We recently posted an article about a man called Gary Bowser and how he was sentenced to over 3 years in prison for elevon felony counts including money laundering and wire fraud as well as ordered to pay a $14.5 million fine in restitution to Nintendo. In a related civil lawsuit that ended in December 2021, a court also ordered Bowser to pay a further $10 million. WAH WAH WAH!
So, Gary Bowser is expected to pay back a total of almost $25 million for his role in running numerous websites and developing devices for an organisation known as Team Xecutor which allows people to run pirated games on Nintendo Switch consoles.
It appears Nintendo are trying to make an example out of Bowser, to show people they mean business when it comes to pirating their games and their consoles.
Bowser will be expected to pay the money owed over a long period of time with the courts taking a percentage out of his eventual pay check each month.
The U.S Department of Justice charged Gary Bowser along with Max Louarn (the leader of Xecutor by recruiting investors, according to court records) in 2020. The DOJ also charged a person by the name of Yuanning Chen, who worked with Louarn to work with hackers who had found exploits in games consoles.
Prosecutors described Xecutor as “one of the most prolific video game hacking groups,” and stated that Bowser had worked on a website called ‘rom-bank.com’ which held over 10,000 illegal copies of video games for users to download.
Bowser’s two lawyers, Michael Filipovic and Christopher Sanders, stated that “Mr. Bowser was used by Max Louarn,” and also stated that Bowser did not make much money from what he was doing as well as him living a simple life.
“Unlike other unindicted conspirators, [Bowser] was not part of Louarn’s social life, which included lavish vacations and parties,” “Unlike Louarn’s lifestyle, Mr. Bowser lived a modest life in a modest apartment.” Images of Bowser’s apartment were showed in court, showing a small, run-down apartment in the Dominican Republic.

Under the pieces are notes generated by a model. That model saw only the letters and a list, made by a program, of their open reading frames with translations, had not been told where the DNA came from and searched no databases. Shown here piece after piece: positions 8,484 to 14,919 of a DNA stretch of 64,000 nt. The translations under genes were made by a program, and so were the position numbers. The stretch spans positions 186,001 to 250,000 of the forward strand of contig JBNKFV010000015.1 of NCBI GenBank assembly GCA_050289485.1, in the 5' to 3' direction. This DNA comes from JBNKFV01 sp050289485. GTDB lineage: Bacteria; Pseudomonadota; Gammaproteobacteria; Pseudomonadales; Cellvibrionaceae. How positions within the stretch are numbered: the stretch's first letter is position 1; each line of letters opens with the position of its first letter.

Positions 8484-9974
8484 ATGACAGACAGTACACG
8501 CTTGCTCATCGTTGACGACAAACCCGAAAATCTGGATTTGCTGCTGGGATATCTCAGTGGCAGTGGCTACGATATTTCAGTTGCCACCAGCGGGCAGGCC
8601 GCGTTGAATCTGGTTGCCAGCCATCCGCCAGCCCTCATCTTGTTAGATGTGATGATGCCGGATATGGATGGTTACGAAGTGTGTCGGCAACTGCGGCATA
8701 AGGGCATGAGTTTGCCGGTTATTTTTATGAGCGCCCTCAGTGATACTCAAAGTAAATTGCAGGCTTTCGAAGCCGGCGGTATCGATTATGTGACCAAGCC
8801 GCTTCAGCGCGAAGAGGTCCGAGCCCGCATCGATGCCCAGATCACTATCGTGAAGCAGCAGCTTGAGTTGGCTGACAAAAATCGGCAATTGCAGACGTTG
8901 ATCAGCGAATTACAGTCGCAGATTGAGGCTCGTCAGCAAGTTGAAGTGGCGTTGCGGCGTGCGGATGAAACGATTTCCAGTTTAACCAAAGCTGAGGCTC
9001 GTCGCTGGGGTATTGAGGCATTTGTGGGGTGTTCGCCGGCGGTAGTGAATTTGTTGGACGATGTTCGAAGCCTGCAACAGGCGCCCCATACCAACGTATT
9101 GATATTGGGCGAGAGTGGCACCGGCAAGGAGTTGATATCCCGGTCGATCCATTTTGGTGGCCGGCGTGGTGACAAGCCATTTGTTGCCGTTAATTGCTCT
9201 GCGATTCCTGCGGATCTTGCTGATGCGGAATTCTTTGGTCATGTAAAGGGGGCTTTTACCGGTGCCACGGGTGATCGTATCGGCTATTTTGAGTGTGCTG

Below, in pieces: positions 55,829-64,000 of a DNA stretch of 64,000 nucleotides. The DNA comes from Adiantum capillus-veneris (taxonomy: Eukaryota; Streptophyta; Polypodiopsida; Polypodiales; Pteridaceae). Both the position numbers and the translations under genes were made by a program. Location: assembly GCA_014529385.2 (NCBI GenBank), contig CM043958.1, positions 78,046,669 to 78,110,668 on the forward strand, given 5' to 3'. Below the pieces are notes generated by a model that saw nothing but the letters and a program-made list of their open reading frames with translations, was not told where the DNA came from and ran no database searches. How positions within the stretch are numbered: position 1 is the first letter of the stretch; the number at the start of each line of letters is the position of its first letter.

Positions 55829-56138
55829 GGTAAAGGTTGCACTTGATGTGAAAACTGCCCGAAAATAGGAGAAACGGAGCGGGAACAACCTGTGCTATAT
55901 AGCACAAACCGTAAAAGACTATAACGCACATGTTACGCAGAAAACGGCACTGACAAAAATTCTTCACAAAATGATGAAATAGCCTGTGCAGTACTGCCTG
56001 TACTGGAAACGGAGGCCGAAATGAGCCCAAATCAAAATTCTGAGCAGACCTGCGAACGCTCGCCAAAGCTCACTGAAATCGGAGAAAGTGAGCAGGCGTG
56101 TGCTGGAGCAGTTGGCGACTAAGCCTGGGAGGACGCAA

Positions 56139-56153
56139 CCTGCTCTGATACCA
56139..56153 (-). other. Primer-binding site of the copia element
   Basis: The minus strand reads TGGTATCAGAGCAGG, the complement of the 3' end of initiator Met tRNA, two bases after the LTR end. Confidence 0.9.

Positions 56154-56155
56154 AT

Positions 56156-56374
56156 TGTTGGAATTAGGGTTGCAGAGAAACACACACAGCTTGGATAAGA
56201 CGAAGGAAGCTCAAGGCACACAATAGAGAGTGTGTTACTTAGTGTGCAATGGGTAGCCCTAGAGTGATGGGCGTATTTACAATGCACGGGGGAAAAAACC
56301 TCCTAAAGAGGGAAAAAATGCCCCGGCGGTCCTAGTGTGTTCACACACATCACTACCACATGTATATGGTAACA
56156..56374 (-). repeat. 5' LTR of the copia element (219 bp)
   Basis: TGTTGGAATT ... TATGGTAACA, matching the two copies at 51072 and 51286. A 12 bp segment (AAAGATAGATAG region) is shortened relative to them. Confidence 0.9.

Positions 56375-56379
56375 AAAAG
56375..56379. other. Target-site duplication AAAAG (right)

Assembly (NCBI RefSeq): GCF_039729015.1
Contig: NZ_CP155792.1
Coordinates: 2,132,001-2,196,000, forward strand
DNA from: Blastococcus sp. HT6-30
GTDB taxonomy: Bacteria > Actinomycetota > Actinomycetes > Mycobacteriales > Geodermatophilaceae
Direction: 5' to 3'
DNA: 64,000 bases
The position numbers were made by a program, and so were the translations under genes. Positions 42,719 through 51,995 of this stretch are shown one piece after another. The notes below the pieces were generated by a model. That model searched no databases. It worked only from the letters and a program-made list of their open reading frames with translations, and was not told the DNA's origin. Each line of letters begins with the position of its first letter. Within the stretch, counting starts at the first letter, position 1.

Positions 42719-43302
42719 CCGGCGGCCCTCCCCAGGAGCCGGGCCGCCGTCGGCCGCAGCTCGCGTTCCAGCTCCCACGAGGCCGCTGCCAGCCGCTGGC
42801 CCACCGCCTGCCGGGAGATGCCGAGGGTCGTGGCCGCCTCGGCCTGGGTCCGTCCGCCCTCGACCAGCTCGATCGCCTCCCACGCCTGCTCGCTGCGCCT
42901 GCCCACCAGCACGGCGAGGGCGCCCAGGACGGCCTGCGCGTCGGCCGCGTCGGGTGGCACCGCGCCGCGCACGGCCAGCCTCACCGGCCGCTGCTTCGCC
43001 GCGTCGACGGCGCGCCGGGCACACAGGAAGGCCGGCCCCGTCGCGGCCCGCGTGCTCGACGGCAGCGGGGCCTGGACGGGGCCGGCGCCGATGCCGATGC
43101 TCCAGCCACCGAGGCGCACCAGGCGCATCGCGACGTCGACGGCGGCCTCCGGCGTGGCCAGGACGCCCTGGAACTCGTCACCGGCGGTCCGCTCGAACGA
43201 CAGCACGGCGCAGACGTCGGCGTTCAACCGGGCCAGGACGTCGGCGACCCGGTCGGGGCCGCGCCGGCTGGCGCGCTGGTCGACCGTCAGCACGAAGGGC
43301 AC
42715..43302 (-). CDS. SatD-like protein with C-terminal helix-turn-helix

The images show a sparse environment with green walls, a fridge, cabinets in a room next to a desk with a computer. In the kitchen is a stove, oven, a large bottle for water and a blue sofa with a few cushions. This all adds to the fact that Bowser made little money from from Xecutor.
As apposed to Louarn’s lavish lifestyle that see’s him in various places all over the world, in luxurious hotels, according to posts from his Facebook profile. Louarn has been contacted by numerous outlets but has declined to comment, as of yet.
Xecutor was said to have generated millions of dollars in profits although Bowser was only paid $500-$1000 a month over the span of seven years. Not a lot of money at all, barely a full-time wage.
“Mr. Bowser was essentially a paid employee of Max Louarn, with the added benefit of keeping modest ad income from the website,” “Mr. Bowser did not have a proprietary role in the enterprise, and he did not have control over the manufacture of the circumvention devices. The amount of pay he received, and the exposure he had to arrest and prosecution, compared to Chen and Louarn, speaks loudly to the wide disparity in culpability.”
Prior to joining Xecutor, Bowser had created a successful business that made interactive kiosks for the government in Toronto. He was the victim of domestic violence from multiple partners and another girlfriend of his was cruelly murdered. His brother died in a plane crash and his mother passed away when he was 15, the court records show.
Nintendo had this to say:
“Nintendo appreciates the hard work and tireless efforts of federal prosecutors and law enforcement agencies to curb illegal activities on a global scale that cause serious harm to Nintendo and the video game industry,” “In particular, Nintendo would like to thank the Federal Bureau of Investigation (FBI), Homeland Security Investigations (HSI) of the Department of Homeland Security, the U.S. Attorney’s Office for the Western District of Washington, the U.S. Department of Justice’s Computer Crime & Intellectual Property Section and the Justice Department’s Office of International Affairs for their significant contribution and assistance,”